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Our favorite Nerdy Films of 2016!
We saw quite a few wonderfully nerdy movies throughout the year – from comic book super heroes fighting it out to epic space battles. While it was hard to narrow down the list to five (okay, five and couple honorable mentions), here are our top 5 nerdy movies of 2016! I tried to be as spoiler free as possible, though really you should have watched these films by now.
I wasn’t sure what to expect from this film. Harry Potter movies range from childlike innocence to dark and full of cursed magic, and Fantastic Beasts could have fallen anywhere in between. It balanced Scamander’s innocent love of all beasts with a rather grim and magic-unfriendly outside universe. The film was a well done period piece, with a soundtrack and sparkle that fell squarely into the Potterverse. The beasts were the true winners here, which were alternately slightly scary and completely adorable, and carried the film in places that wizards and no-majs couldn’t.
We recently debated whether Captain America: Civil War had a villain. While I claimed that one character fell under the definition, another writer on our team claimed that same character was looking for revenge, but not a villain. The fact we were debating really makes the point of Civil War. The film wasn’t about fighting a villain, but internal struggles which pit main characters against each other.
But why the picture of Wanda Maximoff, the Scarlet Witch? She exemplified the battle to me. Kept in an apartment for her own safety, Maximoff doesn’t realize that she’s a prisoner until she tries to leave. She’s forced to pick a side and fight against a budding love interest, not because she wants to, not because she’s aware of outside forces, but solely for her own independence. Each person or small group fights their own battles until you realize that there are two very angry, very clear sides who don’t want to fight, but certainly don’t want to compromise. Add that to the comedic innocence of Spider-Man and a well-cut cinematography, and you have a great film.
Yes, this was my Valentine’s date. I laughed until I cried multiple times during this film. Ryan Reynolds did a great job as Deadpool, and I’m always excited to see Morena Baccarin on the big screen. But it was the wild silliness that got me. He teased villians, heroes, and as many X-Men as the film could afford.
Was the film as groundbreaking as people claimed? No. Yes, it was a wildly popular R-rated film. And yes, it broke the fourth wall. It would have broken any wall it could, really. But that’s not what made it great. It was the brilliantly-written ability of a broken, disfigured mutant to turn himself into something great while poking humor at everyone else that made this film awesome.
I was more excited for this film than last year’s Star Wars Force Awakens. In some ways, this is an 1970s period piece. I was VERY curious to see how they’d get the costumes, sets, and lighting to feel congruous to Star Wars Episode IV. And I was duly impressed. The film is in the same era as the original Star Wards films, while still feeling modern. I appreciated that Rogue One was specifically not a jedi-led film.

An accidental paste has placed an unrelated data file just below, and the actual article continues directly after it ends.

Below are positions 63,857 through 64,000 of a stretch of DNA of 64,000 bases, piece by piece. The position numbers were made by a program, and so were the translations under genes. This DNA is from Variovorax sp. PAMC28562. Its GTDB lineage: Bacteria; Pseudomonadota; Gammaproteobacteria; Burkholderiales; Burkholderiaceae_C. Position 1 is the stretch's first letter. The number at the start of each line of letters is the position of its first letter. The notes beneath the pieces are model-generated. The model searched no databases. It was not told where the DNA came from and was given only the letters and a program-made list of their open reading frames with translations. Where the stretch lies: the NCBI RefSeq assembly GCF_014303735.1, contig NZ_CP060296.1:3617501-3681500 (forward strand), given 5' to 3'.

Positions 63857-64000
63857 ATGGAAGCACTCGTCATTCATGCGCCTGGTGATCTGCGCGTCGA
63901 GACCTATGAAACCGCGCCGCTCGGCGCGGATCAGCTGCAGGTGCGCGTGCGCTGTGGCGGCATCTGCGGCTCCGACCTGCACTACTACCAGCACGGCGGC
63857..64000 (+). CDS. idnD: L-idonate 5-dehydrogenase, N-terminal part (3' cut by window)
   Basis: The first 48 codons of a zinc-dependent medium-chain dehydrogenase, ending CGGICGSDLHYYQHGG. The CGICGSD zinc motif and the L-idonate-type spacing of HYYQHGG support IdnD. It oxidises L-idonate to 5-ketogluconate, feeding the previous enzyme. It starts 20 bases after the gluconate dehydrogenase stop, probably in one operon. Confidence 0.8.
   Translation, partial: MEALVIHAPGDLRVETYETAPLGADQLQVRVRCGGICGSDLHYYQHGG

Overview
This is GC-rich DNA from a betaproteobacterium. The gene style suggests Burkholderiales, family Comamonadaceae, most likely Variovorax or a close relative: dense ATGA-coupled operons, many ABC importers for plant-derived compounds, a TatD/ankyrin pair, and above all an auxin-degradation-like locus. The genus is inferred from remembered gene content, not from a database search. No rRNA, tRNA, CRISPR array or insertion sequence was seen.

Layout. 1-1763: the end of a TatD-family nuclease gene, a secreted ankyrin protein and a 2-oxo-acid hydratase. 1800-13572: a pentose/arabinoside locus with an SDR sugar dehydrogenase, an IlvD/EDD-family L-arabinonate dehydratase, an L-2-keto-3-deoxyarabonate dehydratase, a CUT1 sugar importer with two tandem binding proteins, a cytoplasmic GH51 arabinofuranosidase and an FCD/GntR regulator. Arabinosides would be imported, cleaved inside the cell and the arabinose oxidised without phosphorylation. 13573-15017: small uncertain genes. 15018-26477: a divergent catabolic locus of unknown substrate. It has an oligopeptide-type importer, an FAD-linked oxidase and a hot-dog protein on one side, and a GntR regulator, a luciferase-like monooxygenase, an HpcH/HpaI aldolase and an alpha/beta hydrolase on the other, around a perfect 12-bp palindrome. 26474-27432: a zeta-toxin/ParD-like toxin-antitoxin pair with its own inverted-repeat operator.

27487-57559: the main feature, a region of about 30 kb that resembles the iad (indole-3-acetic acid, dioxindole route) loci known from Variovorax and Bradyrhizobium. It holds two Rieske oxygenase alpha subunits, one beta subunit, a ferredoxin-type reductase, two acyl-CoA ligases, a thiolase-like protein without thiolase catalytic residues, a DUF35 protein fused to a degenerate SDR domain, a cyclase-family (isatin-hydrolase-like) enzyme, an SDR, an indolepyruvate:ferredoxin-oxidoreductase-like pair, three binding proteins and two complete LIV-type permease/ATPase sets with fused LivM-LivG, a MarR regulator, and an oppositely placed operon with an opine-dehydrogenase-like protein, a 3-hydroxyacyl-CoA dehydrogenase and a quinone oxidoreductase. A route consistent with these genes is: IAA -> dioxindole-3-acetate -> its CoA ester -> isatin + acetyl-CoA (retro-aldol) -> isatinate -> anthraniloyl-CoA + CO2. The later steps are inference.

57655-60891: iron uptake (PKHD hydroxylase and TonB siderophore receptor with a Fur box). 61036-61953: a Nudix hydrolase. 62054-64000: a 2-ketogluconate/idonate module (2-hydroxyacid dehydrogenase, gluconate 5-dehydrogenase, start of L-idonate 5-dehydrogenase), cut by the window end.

While I loved the strong female lead, Jyn Erso, and of course Alan Tudyk’s K-2S0, my favorite pair of characters were Cirrut Imwe and Baze Malbus. The pair balanced and played off of each other perfectly. The idea of a blind fighter easily beating storm troopers fits well into Star Wars canon. Both characters strongly exemplified the optimism of the rebellion.
Doctor Strange reminded me of the first time I saw an IMAX film. You remember that feeling of being IN the movie, right there deep in the scene? I haven’t felt that way in a very long time. But during the major fight scene in Doctor Strange, I felt completely immersed in the twisting city. I leaned and swayed (and almost fell off my chair.) It was absolutely incredible. That scene alone would have gotten this movie into my top five. The rest of the film brings it to number one. I enjoyed every single character. Every single one was well cast and well played. There was enough comedy to break up the large stretches of tragedy, including an unexpected comedic cameo by a relic. And the story line was appealing enough to make me laugh, cry, and look forward to the next scene for each of the surviving characters.
Was Suicide Squad a great movie? No, it was not. Did the extended version make it better? I chose not to watch the extended version as, from all accounts, it was worse. The movie felt like a summary of a season of a tv show. However, I LOVED Margot Robbie’s interpretation of Harley Quinn. Her outfit that inspired a thousand cosplays. Her switch from infatuated doctor to crazed lover. Every scene built something to her character, from the initial rope dancing entertainment to a quiet, coffee and book on a bunk moment. The movie is worth watching at least to enjoy Daddy’s Lil Monster.
I assumed that Star Trek Beyond would touch on Nimoy’s death, as well as Anton Yelchin’s, but wasn’t sure how. The knowledge of Ambassador Spock’s passing seemed to be misedited, which along with other plot points, was one of my larger issues with the film. That being said, I enjoyed that his death was turned into one of the film’s subplots. There’s a scene at the end of the film involving Nimoy that got me a little teary eyed, and felt like the right way to say goodbye to a beloved character and actor.
Think that I totally got my list of top 5 nerdy movies of 2016 wrong? Was there another film that you absolutely loved and should have been included in an “All That Nerdy STuff” list? Please let us know! We can’t wait for what fun, nerdy films 2017 brings.